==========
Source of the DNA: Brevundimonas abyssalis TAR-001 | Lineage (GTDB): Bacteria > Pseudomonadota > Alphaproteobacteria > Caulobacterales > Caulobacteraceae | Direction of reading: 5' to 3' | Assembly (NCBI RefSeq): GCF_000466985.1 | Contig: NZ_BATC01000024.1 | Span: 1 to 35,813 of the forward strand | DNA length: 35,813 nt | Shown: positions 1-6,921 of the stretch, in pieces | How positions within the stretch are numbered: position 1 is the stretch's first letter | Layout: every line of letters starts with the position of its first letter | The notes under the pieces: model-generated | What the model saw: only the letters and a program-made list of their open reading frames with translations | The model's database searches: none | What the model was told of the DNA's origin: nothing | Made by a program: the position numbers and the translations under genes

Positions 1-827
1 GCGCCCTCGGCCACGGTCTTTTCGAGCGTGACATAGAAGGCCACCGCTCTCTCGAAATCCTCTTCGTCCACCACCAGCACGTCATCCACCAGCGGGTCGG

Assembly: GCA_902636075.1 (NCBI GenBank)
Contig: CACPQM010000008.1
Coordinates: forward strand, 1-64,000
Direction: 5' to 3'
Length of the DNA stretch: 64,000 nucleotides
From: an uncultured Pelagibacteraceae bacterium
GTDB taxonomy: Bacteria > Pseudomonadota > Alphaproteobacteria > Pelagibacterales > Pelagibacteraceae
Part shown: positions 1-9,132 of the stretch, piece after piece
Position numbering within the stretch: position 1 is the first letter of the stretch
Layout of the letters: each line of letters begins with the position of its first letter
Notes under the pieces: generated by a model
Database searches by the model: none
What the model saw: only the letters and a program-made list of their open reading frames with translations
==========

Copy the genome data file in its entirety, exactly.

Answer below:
Source of the DNA: Brevundimonas abyssalis TAR-001 | Lineage (GTDB): Bacteria > Pseudomonadota > Alphaproteobacteria > Caulobacterales > Caulobacteraceae | Direction of reading: 5' to 3' | Assembly (NCBI RefSeq): GCF_000466985.1 | Contig: NZ_BATC01000024.1 | Span: 1 to 35,813 of the forward strand | DNA length: 35,813 nt | Shown: positions 1-6,921 of the stretch, in pieces | How positions within the stretch are numbered: position 1 is the stretch's first letter | Layout: every line of letters starts with the position of its first letter | The notes under the pieces: model-generated | What the model saw: only the letters and a program-made list of their open reading frames with translations | The model's database searches: none | What the model was told of the DNA's origin: nothing | Made by a program: the position numbers and the translations under genes

Positions 1-827
1 GCGCCCTCGGCCACGGTCTTTTCGAGCGTGACATAGAAGGCCACCGCTCTCTCGAAATCCTCTTCGTCCACCACCAGCACGTCATCCACCAGCGGGTCGG

Assembly: GCA_902636075.1 (NCBI GenBank)
Contig: CACPQM010000008.1
Coordinates: forward strand, 1-64,000
Direction: 5' to 3'
Length of the DNA stretch: 64,000 nucleotides
From: an uncultured Pelagibacteraceae bacterium
GTDB taxonomy: Bacteria > Pseudomonadota > Alphaproteobacteria > Pelagibacterales > Pelagibacteraceae
Part shown: positions 1-9,132 of the stretch, piece after piece
Position numbering within the stretch: position 1 is the first letter of the stretch
Layout of the letters: each line of letters begins with the position of its first letter
Notes under the pieces: generated by a model
Database searches by the model: none
What the model saw: only the letters and a program-made list of their open reading frames with translations